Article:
A new systematic computational approach to predicting target genes of transcription factors.

Dai X, He J, Zhao X - Nucleic Acids Res. (2007)

Vector representation of DNA sequence using the featured reverse-complementary position sensitive n-grams.
© Copyright Policy - open-access
Related In: Results  -  Collection

License
Show All Figures
getmorefigures.php?uid=PMC1935008&req=5

Figure 2: Vector representation of DNA sequence using the featured reverse-complementary position sensitive n-grams.
Mentions: A higher IG value indicates greater information significance, and thus suggests that the corresponding n-gram is better able to represent an important feature of the sequence. Here, we chose the top K (K = 500, 1000, 1500 and 2000) n-grams to represent the features of the DNA sequences, thereby constructing a K-dimensional vector space. The upstream DNA sequences were then converted into the K-dimensional vector space according to their n-gram profiles. Figure 2 is an example showing the conversion of a sequence into vector format in terms of these featured n-grams.Figure 2.

Bottom Line: Utilizing gene co-expression data, we modeled the prediction problem as a 'yes' or 'no' classification task by converting biological sequences into novel reverse-complementary position-sensitive n-gram profiles and implemented the classifiers with support vector machines.Our approach does not necessarily predict new DNA binding sites, which other studies have shown to be difficult and inaccurate.We applied the proposed approach to predict auxin-response factor target genes from published Arabidopsis thaliana co-expression data and obtained satisfactory results.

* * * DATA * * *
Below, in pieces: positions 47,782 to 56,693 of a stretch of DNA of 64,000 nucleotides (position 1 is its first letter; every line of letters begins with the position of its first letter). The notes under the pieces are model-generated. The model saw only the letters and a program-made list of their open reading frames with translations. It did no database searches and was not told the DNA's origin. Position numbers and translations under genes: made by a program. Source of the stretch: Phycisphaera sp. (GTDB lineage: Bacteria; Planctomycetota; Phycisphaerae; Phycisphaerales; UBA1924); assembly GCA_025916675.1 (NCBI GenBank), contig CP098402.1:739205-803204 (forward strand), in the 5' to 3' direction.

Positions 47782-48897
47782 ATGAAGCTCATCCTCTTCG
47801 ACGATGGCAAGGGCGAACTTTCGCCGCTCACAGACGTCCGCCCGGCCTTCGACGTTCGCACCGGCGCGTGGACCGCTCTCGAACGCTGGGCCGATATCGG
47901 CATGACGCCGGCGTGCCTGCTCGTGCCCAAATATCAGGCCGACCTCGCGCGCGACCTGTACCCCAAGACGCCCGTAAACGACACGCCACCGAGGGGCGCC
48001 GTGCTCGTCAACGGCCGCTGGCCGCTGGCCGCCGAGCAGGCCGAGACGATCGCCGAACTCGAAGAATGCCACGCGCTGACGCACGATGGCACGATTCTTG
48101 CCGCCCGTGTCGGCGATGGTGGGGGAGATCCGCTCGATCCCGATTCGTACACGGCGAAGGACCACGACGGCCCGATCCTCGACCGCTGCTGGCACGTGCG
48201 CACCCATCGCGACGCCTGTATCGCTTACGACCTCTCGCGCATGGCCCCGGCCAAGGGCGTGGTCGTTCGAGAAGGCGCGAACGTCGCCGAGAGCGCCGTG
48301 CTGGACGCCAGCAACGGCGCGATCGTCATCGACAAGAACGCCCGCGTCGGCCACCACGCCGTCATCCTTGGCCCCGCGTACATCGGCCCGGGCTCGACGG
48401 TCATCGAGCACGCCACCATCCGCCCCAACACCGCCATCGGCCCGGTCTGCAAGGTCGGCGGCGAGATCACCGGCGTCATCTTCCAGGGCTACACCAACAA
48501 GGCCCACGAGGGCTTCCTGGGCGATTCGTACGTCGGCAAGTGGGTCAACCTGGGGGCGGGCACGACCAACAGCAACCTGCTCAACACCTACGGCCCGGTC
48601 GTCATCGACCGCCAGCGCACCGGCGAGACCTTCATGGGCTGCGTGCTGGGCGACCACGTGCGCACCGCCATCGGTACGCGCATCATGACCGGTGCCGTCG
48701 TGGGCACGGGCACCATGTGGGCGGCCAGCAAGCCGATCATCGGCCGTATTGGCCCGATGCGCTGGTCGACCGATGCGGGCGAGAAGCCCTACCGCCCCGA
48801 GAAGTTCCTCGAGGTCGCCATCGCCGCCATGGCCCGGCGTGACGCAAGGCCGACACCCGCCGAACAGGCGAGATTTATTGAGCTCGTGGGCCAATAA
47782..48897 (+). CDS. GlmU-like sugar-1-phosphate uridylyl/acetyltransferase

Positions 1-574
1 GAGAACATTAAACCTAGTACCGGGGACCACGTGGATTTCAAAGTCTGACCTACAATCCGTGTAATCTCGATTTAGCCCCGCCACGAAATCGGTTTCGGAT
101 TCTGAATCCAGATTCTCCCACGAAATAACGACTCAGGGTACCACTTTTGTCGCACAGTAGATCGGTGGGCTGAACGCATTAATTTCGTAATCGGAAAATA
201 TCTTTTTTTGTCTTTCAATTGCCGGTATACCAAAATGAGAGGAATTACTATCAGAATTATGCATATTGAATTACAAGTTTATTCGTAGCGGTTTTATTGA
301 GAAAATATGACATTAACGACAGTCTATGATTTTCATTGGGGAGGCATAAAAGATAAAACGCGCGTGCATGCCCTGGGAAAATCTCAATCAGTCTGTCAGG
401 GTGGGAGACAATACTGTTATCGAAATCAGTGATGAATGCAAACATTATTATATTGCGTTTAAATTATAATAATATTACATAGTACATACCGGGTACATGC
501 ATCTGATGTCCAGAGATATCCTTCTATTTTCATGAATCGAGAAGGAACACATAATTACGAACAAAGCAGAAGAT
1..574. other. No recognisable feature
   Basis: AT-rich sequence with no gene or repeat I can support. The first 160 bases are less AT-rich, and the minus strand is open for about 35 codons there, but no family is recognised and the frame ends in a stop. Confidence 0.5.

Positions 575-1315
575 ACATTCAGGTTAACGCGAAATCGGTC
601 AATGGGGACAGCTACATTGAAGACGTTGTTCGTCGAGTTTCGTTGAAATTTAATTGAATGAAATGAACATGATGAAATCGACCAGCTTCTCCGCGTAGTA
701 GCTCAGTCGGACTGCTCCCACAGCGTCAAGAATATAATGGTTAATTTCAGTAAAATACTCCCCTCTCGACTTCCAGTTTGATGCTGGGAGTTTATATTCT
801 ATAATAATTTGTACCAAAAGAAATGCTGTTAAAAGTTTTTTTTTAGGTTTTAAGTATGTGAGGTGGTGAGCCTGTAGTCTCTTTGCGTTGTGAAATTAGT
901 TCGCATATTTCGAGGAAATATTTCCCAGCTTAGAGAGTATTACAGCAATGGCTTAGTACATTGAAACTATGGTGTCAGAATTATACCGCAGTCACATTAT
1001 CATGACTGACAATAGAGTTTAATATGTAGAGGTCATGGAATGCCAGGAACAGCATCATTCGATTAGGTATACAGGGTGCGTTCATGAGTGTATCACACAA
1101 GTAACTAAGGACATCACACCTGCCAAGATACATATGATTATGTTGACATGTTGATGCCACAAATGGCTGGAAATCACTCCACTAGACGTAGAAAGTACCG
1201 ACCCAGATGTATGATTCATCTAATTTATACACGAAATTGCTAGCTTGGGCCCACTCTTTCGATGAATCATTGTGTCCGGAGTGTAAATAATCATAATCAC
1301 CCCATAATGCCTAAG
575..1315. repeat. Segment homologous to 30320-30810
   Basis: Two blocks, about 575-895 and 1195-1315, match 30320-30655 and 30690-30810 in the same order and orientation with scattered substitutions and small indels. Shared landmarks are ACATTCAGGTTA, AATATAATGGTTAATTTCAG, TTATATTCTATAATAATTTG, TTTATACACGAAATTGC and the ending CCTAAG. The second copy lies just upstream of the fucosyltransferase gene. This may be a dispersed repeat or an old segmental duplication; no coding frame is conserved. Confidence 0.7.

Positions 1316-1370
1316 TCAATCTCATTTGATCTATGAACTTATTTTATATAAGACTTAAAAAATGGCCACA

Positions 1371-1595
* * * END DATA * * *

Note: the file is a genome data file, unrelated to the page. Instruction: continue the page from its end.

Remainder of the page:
View Article: PubMed Central - PubMed

Affiliation: Plant Biology Division, the Samuel Robert Noble Foundation, Ardmore, OK 73401, USA.

ABSTRACT
Identifying transcription factor target genes (TFTGs) is a vital step towards understanding regulatory mechanisms of gene expression. Methods for the de novo identification of TFTGs are generally based on screening for novel DNA binding sites. However, experimental screening of new binding sites is a technically challenging, laborious and time-consuming task, while computational methods still lack accuracy. We propose a novel systematic computational approach for predicting TFTGs directly on a genome scale. Utilizing gene co-expression data, we modeled the prediction problem as a 'yes' or 'no' classification task by converting biological sequences into novel reverse-complementary position-sensitive n-gram profiles and implemented the classifiers with support vector machines. Our approach does not necessarily predict new DNA binding sites, which other studies have shown to be difficult and inaccurate. We applied the proposed approach to predict auxin-response factor target genes from published Arabidopsis thaliana co-expression data and obtained satisfactory results. Using ten-fold cross validations, the area under curve value of the receiver operating characteristic reaches around 0.73.

Show MeSH
Related in: MedlinePlus